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    Politicians are elected to serve...far too many don't see it that way - Albany Rifles!

    Loyalty to country always. Loyalty to government, when it deserves it - Mark Twain!

  9. #54
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    Government mulling 'work permit' idea to deal with those who fail to make it to NRC in Assam

    HAHAHAHAHAHAHA!!!!!!

    Even if they finalize this, it will be done after 2019 elections. The elections after, Congress will make a comeback. And this cycle of us being taken as fools continues. Easy to scream when in opposition to gather votes. Squeak, when in power.
    Politicians are elected to serve...far too many don't see it that way - Albany Rifles!

    Loyalty to country always. Loyalty to government, when it deserves it - Mark Twain!

  10. #55
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    The paradox of Indian poverty: In economic terms, India has performed better under so-called weak governments

    For the longest time, India had a lock on a dubious global distinction: it was home to the world’s largest pool of extremely poor people. No more. Earlier this year, Brookings Institution scholar Homi Kharas estimated that the number of Nigerians in extreme poverty – defined by the international benchmark of living on under $1.90 per day – had overtaken the number of Indians in a similar condition.

    According to the World Poverty Clock, an online database, Nigeria now houses 88 million extremely poor people compared with just 63 million in India, or 4.6% of the population. About 41 Indians escape extreme poverty every minute. This means that by 2025 less than 0.5% of Indians will be extremely poor. This will dwindle to a mere 0.1% of the population by 2030. Less than 90 years after the Bengal famine, a land that was a byword for poverty would have ended its most egregious manifestation.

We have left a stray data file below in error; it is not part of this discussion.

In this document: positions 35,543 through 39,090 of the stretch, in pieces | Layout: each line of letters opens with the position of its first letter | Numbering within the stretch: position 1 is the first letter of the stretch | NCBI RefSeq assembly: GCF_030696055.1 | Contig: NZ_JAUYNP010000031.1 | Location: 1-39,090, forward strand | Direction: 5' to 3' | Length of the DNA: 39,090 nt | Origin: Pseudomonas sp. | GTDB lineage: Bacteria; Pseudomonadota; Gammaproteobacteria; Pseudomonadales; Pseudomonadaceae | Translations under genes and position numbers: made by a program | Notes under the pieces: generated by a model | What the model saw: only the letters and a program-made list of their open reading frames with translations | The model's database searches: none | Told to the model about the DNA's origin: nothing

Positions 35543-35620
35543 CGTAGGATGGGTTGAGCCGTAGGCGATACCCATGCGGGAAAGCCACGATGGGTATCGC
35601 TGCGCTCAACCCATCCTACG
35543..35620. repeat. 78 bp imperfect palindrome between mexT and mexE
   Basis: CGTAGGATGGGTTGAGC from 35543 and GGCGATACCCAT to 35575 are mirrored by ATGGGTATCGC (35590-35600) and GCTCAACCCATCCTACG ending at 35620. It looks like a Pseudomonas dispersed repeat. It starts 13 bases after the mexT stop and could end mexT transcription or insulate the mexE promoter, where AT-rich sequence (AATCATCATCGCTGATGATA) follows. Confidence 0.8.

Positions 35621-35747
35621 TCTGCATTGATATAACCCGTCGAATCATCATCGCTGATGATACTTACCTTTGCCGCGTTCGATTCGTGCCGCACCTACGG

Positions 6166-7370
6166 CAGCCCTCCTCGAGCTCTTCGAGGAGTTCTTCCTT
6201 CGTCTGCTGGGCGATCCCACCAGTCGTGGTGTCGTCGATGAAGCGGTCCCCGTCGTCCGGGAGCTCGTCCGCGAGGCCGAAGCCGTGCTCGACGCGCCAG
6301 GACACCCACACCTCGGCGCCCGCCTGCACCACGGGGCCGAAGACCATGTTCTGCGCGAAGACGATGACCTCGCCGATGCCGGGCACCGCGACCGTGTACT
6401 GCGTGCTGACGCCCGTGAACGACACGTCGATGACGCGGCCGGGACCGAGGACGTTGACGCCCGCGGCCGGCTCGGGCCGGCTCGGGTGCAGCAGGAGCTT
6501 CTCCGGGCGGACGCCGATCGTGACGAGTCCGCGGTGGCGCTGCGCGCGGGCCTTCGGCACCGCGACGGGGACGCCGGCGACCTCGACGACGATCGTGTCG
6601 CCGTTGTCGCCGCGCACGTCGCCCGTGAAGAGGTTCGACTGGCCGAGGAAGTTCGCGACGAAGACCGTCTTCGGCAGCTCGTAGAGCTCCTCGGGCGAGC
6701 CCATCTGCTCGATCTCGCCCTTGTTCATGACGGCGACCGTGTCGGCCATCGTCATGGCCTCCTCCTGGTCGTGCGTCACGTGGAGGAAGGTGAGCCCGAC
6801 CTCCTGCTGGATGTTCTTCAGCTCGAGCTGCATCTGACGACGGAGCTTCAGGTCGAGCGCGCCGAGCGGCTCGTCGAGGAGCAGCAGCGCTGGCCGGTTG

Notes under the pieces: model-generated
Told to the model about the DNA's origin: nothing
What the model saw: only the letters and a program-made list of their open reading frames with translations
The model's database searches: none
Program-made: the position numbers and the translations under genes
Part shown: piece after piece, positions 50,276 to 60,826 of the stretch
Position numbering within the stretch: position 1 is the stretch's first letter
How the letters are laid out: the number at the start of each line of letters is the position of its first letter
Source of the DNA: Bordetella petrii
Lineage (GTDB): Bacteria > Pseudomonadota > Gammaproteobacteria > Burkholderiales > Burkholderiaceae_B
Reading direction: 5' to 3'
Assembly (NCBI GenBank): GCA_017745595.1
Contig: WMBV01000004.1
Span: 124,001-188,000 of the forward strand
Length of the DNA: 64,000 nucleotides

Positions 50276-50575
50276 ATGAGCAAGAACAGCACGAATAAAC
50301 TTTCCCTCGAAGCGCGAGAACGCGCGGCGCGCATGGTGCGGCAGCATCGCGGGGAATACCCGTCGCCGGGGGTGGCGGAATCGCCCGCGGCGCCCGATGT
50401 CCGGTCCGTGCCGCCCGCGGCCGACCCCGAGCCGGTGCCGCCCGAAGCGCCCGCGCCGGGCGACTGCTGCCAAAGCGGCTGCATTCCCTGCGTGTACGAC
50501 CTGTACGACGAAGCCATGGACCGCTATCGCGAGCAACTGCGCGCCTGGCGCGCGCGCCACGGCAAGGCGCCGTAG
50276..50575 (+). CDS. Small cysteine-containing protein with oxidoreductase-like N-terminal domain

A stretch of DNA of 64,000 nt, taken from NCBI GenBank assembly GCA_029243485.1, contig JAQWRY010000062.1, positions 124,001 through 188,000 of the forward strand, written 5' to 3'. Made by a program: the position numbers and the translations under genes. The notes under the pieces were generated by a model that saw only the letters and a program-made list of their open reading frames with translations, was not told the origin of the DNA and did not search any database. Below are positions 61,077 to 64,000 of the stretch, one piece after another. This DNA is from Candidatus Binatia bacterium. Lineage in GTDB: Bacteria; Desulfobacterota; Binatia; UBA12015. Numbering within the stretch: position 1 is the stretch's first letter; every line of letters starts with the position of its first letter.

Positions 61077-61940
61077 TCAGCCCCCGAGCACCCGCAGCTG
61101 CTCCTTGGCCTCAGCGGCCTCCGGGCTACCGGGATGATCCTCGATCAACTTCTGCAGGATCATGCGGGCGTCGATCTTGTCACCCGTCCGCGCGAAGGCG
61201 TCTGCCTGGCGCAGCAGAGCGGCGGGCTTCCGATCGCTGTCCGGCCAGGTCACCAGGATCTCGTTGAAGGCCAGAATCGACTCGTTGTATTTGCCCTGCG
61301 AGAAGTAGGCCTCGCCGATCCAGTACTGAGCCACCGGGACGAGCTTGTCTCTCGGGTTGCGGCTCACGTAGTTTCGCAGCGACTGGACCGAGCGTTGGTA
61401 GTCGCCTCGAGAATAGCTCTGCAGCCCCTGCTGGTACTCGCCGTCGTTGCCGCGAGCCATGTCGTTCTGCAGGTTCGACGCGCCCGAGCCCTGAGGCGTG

India’s achievement is creditable by any yardstick. But it occurs against a backdrop of rising prosperity worldwide. With plenty of wrong turns along the way, most of the world’s countries have arrived at a common understanding that now appears glaringly obvious: the single best antidote to poverty is economic growth.

    A small cohort of northern Europeans and their north American cousins have lost their monopoly on the magic ingredients of wealth creation – free trade, rule of law, property rights and a culture of entrepreneurship. Not all countries have embraced these ingredients in equal measure, but most of the world has at least managed to turn away from the unworkable ideas – usually anchored in leftist utopianism of some sort – that marred the twentieth century.

    In a little over a decade, extreme poverty will all but cease to exist in Asia. Most of it will be confined to sub-Saharan African countries where growth rates have not kept pace with soaring birth rates, such as Nigeria and the Democratic Republic of Congo.

    A political paradox of sorts has accompanied India’s upward economic arc. For the first four decades of independence, single-party majority governments delivered anaemic growth. India’s most dramatic assault on poverty has come in the coalition era that followed Rajiv Gandhi’s defeat in the 1989 general election.

    Between 1950 and 1980, India’s economy expanded at an annualised average of 3.6%. Per capita income grew at a sluggish 1.5% per year. These figures ticked upward in the 1980s, but the real breakthrough only came after India embraced liberalisation and globalisation in 1991. Since then per capita income has grown on average by 4.9%. Since 2004, it has grown even faster – by over 6.1% annually. In this period, India has lifted more than 350 million people out of extreme poverty.

    Why did weak governments deliver better results than strong ones? The simple answer: in India, the era of single-party majorities coincided with the heyday of state planning. After Independence, instead of embracing a market economy, where supply and demand determine production, India scurried down the rabbit hole of socialism where pointy-headed bureaucrats and their political masters called the shots.

    Under both Jawaharlal Nehru and Indira Gandhi the government raised trade barriers, nationalised private enterprises, raised extortionate taxes on the rich, and told companies how to run their business. Had they instead used their power to build infrastructure, strengthen rule of law, encourage private enterprise and educate the masses, India need not have waited this long to nearly wipe out poverty.